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DonL
10-11-2011, 08:26 PM
I started experimenting with a Hamon using 1075/1080 on 1/8 steel. I went to Radio Shack and bought some PCB etchant a diluted it 1 part acid to 3 parts distilled water.

While tempering, I used Satanite for the Hamon.

I put the knife in the acid the first time for 5 minutes and it had a nice finish. I washed it off and wiped it down. It didn't look quite right so I took a scotchbrite pad to it and pretty much removed all the dark finish on the hardened steel and a lot of the grey finish on the softer steel. The hamon was still present though.

So I redunked it for about 2 minutes and this is what I got. I personally like the grey finish on the softer spine, but I'm not all that thrilled about the darker finish on the hardened steel.

http://i979.photobucket.com/albums/ae273/crappiedon/Knife%20Progress/DSCN1923.jpg

http://i979.photobucket.com/albums/ae273/crappiedon/Knife%20Progress/DSCN1918.jpg

http://i979.photobucket.com/albums/ae273/crappiedon/Knife%20Progress/DSCN1917.jpg

My questions are:

Is this finish durable or will it wear off? Are Hamons a good idea for a knife that's used a lot?

Is there something else I should be doing to the finish other than washing it off with water and drying it off?

Any other suggestions will be greatly appreciated! I have several more smaller knives that will be ready for the acid soon unless I change my mind.

murphda2
10-11-2011, 08:43 PM
Try finishing out the blade by polishing to a finer finish (800 grit or higher) and then re-etch. The higher the finish, the more vibrant the hamon will be. If you take it to say an 800 grit finish and re-etch, you can then buff it with the cloth backing of a worn out belt or extra fine steel wool and lubricant. You can repeat the etching process numerous times and then re-buff each time till you get the desired effect you are looking for.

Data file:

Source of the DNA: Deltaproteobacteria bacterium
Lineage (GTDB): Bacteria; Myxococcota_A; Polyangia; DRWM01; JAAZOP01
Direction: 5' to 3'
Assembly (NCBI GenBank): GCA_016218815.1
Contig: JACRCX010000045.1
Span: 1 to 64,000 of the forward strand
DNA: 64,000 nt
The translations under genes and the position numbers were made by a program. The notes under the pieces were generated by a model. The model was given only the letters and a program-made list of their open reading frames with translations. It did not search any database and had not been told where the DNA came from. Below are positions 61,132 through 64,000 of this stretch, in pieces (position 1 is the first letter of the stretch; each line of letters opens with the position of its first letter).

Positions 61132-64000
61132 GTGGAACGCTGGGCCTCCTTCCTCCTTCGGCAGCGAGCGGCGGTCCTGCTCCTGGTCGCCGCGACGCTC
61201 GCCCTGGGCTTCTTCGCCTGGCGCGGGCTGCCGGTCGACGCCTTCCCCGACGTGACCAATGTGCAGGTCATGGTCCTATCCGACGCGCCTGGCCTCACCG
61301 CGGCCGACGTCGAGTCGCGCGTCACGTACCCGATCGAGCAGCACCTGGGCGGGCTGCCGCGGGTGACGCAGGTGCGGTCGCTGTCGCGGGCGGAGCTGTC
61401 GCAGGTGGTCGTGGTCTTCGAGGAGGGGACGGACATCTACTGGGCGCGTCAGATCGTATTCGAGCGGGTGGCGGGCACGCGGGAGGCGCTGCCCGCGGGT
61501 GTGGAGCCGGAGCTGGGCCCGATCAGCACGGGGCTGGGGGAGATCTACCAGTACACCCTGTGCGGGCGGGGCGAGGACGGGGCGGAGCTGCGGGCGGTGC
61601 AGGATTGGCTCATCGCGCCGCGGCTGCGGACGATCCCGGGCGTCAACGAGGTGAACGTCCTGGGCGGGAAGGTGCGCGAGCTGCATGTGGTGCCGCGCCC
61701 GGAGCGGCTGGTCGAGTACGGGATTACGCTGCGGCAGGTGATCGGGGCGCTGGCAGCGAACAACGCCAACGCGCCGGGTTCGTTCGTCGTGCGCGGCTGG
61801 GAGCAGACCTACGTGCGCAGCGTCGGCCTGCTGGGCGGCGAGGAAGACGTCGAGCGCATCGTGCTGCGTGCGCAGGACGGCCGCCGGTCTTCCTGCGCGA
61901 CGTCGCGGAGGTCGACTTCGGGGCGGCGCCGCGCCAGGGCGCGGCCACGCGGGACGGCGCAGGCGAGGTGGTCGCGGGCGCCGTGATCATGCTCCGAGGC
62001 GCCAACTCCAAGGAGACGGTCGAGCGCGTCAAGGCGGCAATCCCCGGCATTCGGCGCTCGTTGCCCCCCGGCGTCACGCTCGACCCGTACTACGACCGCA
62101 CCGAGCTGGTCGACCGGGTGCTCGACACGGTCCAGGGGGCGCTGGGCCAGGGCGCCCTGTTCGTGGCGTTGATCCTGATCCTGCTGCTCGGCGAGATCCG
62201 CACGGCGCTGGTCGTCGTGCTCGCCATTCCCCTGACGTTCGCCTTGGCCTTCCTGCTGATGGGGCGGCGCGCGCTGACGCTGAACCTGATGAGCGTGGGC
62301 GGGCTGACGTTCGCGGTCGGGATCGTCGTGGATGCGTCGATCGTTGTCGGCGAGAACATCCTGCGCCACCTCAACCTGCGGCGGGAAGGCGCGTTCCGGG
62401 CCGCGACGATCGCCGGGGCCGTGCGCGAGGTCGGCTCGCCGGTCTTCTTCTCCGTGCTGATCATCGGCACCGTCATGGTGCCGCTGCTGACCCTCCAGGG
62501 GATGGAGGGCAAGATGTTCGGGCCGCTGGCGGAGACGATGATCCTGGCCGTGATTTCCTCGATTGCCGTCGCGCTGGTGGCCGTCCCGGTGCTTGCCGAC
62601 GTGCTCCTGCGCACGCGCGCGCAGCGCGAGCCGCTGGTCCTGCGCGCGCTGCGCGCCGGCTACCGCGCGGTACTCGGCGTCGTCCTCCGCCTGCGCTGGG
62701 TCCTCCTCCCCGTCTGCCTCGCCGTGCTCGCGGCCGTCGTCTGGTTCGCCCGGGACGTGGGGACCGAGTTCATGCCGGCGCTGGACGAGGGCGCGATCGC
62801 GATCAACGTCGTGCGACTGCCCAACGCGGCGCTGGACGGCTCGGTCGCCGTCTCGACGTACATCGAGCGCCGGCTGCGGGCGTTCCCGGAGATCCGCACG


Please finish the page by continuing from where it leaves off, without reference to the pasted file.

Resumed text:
burchtree
10-12-2011, 09:03 AM
Some Flitz or Simichrome will lighten up the hardend section.

DonL
10-12-2011, 10:54 AM
Thanks guys. I used a 3m gator belt @ 400 grit and then used a Scotchbrite pad on the finish. I'll take it on up to 800 with wet/dry and see what I get and if that doesn't satisfy me, I'll give the Flitz a shot. I'll probably even try 1000 to 1200 on one of the knives just to see what I end up with. Thanks for the tips!

The reason I was concerned about the durability of this type of finish is because after the first etch, it seemed to come off fairly easy with a household Scotchbrite pad. I could see it coming off doing routine chores with the knife!

Is an etched finish and/or Hamon something that will be practical and durable on a knife that is used regularly?

I'm not totally sold on the Hamon and the etched finish and I can certainly do away with it if it's easily scratched or marked up with normal use.

murphda2
10-12-2011, 12:32 PM
Any finish is going to be damaged under use, even a 400gr satin finish. It's all about how pretty it is when you're finished making it.